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Stable Assignment with Couples: Parameterized Complexity and Local Search


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Stable Assignment with Couples: Parameterized Complexity and Local Search


D´aniel Marx1and Ildik´o Schlotter2

1 Tel Aviv University, Israel

2 Budapest University of Technology and Economics, Hungary

Abstract. We study the Hospitals/Residents with Couples problem, a variant of the classical Stable Marriage problem. This is the extension of the Hospitals/Residents problem where residents are allowed to form pairs and submit joint rankings over hospitals. We use the framework of parameterized complexity, considering the number of couples as a param- eter. We also apply a local search approach, and examine the possibilities for giving FPT algorithms applicable in this context. Furthermore, we also investigate the matching problem containing couples that is the sim- plified version of the Hospitals/Residents with Couples problem modeling the case when no preferences are given.

1 Introduction

The classical Hospitals/Residents problem (which is a generalization of the well- known Stable Marriage problem) was introduced by Gale and Shapley [11] to model the following situation. We are given a set of hospitals, each having a number of open positions, and a set of residents applying for jobs in the hospitals.

Each resident has a ranking over the hospitals, and conversely, each hospital has a ranking over the residents. Our aim is to assign as many residents to a hospital as possible, with the restrictions that the capacities of the hospitals are not exceeded and the resulting assignment is stable. Stability will be formally defined in Section 3, but essentially an assignment is unstable, if there is a hospitalh and a residentr such thatr is not assigned toh, but bothh andr would benefit from contracting with each other instead of accepting the given assignment.

The original version of the Hospitals/Residents problem is well understood: a stable assignment always exists, and every stable assignment has the same size.

(The size of an assignment is the number of residents that have a job.) Moreover, the classical Gale-Shapley algorithm [11] can find a stable assignment in linear time. However, several practical applications motivate some kind of extension or modification of the problem (see e.g. the NRMP program for assigning medical residents in the USA [29, 32] or the detailing process of the US Navy [27]), and in the recent decade various versions have been investigated. Among the most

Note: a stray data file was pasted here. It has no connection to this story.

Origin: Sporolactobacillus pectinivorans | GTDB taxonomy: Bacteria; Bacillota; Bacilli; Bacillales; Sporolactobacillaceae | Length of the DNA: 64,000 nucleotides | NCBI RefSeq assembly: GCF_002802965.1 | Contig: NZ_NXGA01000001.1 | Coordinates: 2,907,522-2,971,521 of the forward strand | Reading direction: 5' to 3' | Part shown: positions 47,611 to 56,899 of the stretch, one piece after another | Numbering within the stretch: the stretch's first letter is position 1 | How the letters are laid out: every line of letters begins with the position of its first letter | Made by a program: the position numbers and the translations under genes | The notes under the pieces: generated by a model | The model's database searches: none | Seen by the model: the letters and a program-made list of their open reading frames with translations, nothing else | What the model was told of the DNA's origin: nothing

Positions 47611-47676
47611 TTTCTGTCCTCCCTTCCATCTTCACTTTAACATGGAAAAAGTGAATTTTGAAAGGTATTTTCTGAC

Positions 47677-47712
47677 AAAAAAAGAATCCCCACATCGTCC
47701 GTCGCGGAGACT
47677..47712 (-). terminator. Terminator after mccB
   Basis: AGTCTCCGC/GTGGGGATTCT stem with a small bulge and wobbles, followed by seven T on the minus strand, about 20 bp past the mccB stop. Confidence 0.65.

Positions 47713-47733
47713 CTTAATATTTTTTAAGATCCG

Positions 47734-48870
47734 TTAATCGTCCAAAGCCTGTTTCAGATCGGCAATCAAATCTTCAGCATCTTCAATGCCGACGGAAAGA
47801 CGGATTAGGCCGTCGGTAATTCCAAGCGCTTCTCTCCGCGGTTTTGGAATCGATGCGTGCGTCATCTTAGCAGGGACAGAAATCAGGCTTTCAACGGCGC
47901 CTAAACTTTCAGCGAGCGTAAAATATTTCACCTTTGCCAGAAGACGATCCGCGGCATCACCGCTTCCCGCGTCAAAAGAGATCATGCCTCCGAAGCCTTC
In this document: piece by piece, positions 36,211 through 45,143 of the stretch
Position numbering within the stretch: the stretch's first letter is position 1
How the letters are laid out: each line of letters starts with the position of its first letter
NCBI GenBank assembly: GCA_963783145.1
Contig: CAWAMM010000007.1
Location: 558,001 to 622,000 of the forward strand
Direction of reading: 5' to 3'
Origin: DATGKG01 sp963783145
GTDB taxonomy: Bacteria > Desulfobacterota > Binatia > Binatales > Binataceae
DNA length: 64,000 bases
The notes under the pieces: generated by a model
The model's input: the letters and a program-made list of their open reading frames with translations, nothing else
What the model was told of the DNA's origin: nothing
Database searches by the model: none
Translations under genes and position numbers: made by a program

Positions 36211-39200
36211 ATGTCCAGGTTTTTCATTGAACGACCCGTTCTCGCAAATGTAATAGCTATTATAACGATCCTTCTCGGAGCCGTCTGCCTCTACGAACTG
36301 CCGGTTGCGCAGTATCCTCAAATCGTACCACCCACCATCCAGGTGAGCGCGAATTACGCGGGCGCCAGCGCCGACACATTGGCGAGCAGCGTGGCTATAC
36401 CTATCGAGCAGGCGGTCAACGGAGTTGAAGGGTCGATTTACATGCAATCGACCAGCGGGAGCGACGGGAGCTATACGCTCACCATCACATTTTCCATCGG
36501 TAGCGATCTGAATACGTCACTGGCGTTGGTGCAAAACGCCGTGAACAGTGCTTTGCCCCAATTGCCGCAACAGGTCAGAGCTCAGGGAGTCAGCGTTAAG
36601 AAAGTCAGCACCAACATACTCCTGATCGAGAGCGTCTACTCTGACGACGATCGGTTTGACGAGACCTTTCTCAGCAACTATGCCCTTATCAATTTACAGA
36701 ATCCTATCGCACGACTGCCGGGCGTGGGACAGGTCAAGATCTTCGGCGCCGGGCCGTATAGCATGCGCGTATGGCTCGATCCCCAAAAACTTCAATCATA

?Supported by ERC Advanced Grant DMMCA and by the Hungarian National Re- search Fund OTKA 67651.


frequently studied variants are the case when preference lists involve ties and may be incomplete [20, 21], the case when the market of the agents is one-sided, called the Stable Roommates problem [14, 15], and the case when the assign- ment may be a many-to-many matching [30, 4, 8]. Here we study an extension of this problem, called Hospitals/Residents with Couples, where residents may form couples, and thus have joint rankings over the hospitals. This extension models a situation that arises in many real world applications [32, 31], and was first introduced by Roth [29] who also discovered that a stable assignment need not exist when couples are involved. Later, Ronn [28] proved that it is NP-hard to decide whether a stable assignment exists in such a setting. Since then, various approaches have been investigated to deal with the intractability of this prob- lem, but most researchers examined different assumptions on the preferences of couples that guarantee some kind of tractability [17, 5, 7, 25].

For the investigation of this problem, we use the framework of parameterized complexity which has been developed by Downey and Fellows [6]. This approach deals with hard problems, where polynomial-time algorithms are unlikely to ex- ist. To do this, we define an integer parameterkfor each problem instance, and we try to find algorithms whose running time remains tractable if the param- eter k is small. More precisely, we look for algorithms whose running time is of the form f(k)nc, where n is the size of the instance having parameterk, f is an arbitrary function, and c is a constant. Note that the running time may depend exponentially or worse on the parameter k, but it yields a polynomial of degree c for each fixed k. Problems admitting such an algorithm are called fixed-parameter tractable or FPT.

Up to our knowledge, no version of the Hospitals/Residents problem has been studied from the parameterized point of view. When considering Hospi- tals/Residents with Couples, the number of couples in an instance can be a nat- ural parameter. We prove the negative result of Theorem 8 stating that deciding the existence of a stable assignment for the Hospitals/Residents with Couples problem is not FPT, provided that W[1] 6= FPT holds (which is a standard assumption of parameterized complexity theory).

Local search is a basic technique that has been widely applied in heuristics for practical optimization problems for several decades [1]. However, investigations considering the connection of local search and parameterized algorithms have only been started a few years ago, and research in this area has been gaining increasing attention lately [22]. The basic idea of local search is to find an optimal solution by an iteration in which we improve the current solution step by step through local modifications. Local search can become more efficient if we can decide whether there exists a better solutionS0 that is`modification steps away from a given solution S. Typically, the `-neighborhood of a solution S can be explored in nO(`) time by examining all possibilities to find those parts of S that should be modified. (Here n is the input size.) However, in some cases the dependency on ` can be improved by getting` out of the exponent of n, resulting in a running time of the formf(`)ncfor some constantc, meaning that